With SFMOMA closing for its expansing beginning in June, I have been trying to spend extra time there. While much of current programming is geared towards the impending closure, the current Garry Winogrand retrospective stands apart as a strong exhibition independent of the museum.
I have encountered Winogrand’s work often in photography exhibits, especially those featuring urban portraiture of the twentieth century, a subject that is often romanticized even in its most gritty portrayals. But his full body of work goes far beyond that as he document a great variety of people and places as he travelled the country. Portraiture tends to invite a very personal response, and that is the case with many of the pieces in this show, including the title image:
[Garry Winogrand, Los Angeles, ca.1980–83; gelatin silver print; Garry Winogrand Archive, Center for Creative Photography, University of Arizona; © The Estate of Garry Winogrand, courtesy Fraenkel Gallery, San Francisco.]
One’s eyes are immediately drawn to the subject, the straight lines of her dress and contrast with her hair the bright background. My initial take from the posters was “New York, 1970s” which added to my personal sense of identification with the subject, but the photograph is actually from Los Angeles in the 1980s, one of the last pieces chronologically (Winogrand died in 1984). However, there was no shortage of images from New York (especially from the 1960s) in the exhibition.
[Garry Winogrand, New York, ca. 1960; gelatin silver print; Garry Winogrand Archive, Center for Creative Photography, University of Arizona; © The Estate of Garry Winogrand, courtesy Fraenkel Gallery, San Francisco.]
[Garry Winogrand, New York, 1961; gelatin silver print; The Museum of Modern Art, New York, purchase and gift of Barbara Schwartz in memory of Eugene M. Schwartz; © The Estate of Garry Winogrand, courtesy Fraenkel Gallery, San Francisco.]
These two contrasting pieces also invited self-identification as well as an appreciation of the details, sharp contrasts and sense of motion. They demonstrate the breadth of Winogrand’s subjects within the small geographical space of New York as well as his ability to make the different seem similar. As in much of his work, the subjects are not isolated, but part of the flow of people of the city. Arms and legs are naturally cut at the edges as figures in motion move out in and out of the frames.
Beyond the confines of the city, WIngrand’s images take on different moods in different settings, such as this stark image from a suburban neighborhood in Albuquerque.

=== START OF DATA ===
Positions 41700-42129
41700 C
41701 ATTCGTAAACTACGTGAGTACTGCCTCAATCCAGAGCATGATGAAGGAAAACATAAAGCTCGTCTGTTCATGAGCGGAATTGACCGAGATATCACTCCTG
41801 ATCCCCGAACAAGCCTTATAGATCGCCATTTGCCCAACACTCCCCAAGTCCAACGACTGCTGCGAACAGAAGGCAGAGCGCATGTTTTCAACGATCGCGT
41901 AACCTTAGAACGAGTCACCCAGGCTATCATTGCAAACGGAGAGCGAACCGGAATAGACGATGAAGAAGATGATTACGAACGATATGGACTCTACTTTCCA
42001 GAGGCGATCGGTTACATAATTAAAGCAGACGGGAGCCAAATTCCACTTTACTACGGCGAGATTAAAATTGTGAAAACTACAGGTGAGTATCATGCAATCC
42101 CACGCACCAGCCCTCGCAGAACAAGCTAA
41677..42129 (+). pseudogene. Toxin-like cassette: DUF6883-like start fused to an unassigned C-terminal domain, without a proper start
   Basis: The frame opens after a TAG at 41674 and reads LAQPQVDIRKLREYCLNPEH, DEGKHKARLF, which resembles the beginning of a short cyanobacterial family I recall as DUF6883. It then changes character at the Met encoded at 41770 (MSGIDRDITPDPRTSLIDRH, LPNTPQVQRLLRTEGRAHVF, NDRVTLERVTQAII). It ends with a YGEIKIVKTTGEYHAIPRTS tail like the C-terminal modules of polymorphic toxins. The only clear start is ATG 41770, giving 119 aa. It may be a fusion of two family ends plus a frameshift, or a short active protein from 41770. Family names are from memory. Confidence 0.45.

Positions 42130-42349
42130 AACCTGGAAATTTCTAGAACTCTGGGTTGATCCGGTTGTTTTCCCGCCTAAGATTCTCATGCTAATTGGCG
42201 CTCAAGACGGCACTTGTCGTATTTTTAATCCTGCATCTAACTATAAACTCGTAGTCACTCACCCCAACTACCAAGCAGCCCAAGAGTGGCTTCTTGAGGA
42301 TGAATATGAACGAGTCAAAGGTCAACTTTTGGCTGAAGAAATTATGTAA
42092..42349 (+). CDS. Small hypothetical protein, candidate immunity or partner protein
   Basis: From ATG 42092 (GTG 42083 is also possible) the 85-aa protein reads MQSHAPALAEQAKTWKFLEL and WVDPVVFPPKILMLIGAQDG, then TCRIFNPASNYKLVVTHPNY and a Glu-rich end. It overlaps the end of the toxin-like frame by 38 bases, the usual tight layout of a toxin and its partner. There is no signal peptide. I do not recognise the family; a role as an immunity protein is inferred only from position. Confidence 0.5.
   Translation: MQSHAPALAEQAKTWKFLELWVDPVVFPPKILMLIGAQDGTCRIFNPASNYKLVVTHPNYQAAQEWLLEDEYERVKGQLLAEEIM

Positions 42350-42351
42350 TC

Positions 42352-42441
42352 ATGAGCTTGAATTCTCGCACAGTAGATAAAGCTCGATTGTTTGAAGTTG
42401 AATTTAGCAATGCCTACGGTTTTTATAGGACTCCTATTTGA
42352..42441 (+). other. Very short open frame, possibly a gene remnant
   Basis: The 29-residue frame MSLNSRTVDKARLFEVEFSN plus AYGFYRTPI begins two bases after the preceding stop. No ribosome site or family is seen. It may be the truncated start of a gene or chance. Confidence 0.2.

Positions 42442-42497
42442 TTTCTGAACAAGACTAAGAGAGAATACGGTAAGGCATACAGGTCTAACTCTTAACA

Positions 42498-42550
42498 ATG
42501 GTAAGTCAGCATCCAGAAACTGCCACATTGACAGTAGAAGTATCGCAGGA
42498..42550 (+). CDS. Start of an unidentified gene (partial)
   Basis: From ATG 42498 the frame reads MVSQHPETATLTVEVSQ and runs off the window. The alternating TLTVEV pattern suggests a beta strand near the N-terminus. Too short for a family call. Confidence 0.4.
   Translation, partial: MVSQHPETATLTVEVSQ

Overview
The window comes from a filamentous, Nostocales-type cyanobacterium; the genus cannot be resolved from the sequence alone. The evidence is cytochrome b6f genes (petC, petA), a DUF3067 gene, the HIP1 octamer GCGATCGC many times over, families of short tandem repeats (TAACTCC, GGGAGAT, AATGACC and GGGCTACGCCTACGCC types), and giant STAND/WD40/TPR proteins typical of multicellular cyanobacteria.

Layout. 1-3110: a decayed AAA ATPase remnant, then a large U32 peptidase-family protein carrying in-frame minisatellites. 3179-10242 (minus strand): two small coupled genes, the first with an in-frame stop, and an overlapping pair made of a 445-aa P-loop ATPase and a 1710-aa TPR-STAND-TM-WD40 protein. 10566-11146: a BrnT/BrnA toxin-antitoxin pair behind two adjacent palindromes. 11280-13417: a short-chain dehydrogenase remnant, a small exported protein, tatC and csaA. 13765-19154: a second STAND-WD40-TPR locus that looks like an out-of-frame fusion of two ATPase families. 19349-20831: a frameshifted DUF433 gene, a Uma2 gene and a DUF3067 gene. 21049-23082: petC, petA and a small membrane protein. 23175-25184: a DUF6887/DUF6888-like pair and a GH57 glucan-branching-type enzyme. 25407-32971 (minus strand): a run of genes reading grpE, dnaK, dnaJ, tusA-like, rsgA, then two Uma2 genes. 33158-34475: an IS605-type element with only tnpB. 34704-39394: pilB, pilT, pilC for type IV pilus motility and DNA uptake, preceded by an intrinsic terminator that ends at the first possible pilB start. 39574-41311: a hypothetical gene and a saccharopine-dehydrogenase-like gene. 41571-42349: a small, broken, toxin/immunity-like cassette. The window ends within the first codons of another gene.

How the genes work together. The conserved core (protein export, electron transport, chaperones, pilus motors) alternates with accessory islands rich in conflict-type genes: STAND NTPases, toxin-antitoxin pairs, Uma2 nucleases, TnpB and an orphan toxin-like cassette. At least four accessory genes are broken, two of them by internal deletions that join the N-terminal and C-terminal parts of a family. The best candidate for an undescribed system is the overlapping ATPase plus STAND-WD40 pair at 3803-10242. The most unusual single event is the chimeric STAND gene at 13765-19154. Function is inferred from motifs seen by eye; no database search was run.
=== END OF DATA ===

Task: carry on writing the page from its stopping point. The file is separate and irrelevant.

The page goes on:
[Garry Winogrand, Albuquerque, 1957; gelatin silver print; The Museum of Modern Art, New York, purchase; © The Estate of Garry Winogrand, courtesy Fraenkel Gallery, San Francisco.]
The figures in this image, both young children, are a bit obscure, and the scene is cut in half with the partial house to the left and the desert landscape to the right. It is overall a bleaker image than the more exuberant urban photographs. Although the exhibition was separated into chronological and geographical sections, one can mentally juxtapose the city and desert image, and in doing so imagine the contrasting sounds and textures alongside the visuals.
There is also humor that radiates from many of his photographs, either intentionally or unintentionally.
[Garry Winogrand, Park Avenue, New York, 1959; gelatin silver print; collection National Gallery of Art, Washington, DC, Patrons’ Permanent Fund; image courtesy National Gallery of Art, Washington, DC; © The Estate of Garry Winogrand, courtesy Fraenkel Gallery, San Francisco]
[Garry Winogrand, New York, ca. 1969; posthumous digital reproduction from original negative; Garry Winogrand Archive, Center for Creative Photography, University of Arizona; © The Estate of Garry Winogrand, courtesy Fraenkel Gallery, San Francisco.]
The final image New York, ca. 1969 is one of many images in the exhibition that were only printed posthumously. Winogrand left behind a vast trove of negatives that were never printed and more the 2,500 that were never developed. This was a unique aspect of the show, but one with complex issues:
“One reason that Winogrand is only now receiving the full retrospective treatment already devoted to peers of his era, including Diane Arbus, Lee Friedlander, and Robert Frank, is that any truly comprehensive consideration of his life’s work requires contending with the practical and ethical issues surrounding the vast archive he left behind,” says [Erin O’Toole, assistant curator of photography at SFMOMA]. “In the absence of explicit instructions from him regarding how he wanted his work to be handled after he was gone, its posthumous treatment has been the subject of ongoing debate and raises provocative questions about the creative process and its relationship to issues specific to the medium.”
It is unclear how the artist felt about these unpublished images in comparison to the ones he printed. Many of the later images from Los Angeles in the 1980s do have a somewhat more tired quality to them, though compositionally they do fit with his earlier work, with the somewhat off-center subjects and activity at the margins partially off frame.
Overall, it was a strong show and a unique opportunity to see Winogrand’s work separate from the context of his contemporaries from the 1960s and 1970s. The exhibition will remain at SFMOMA through June 2.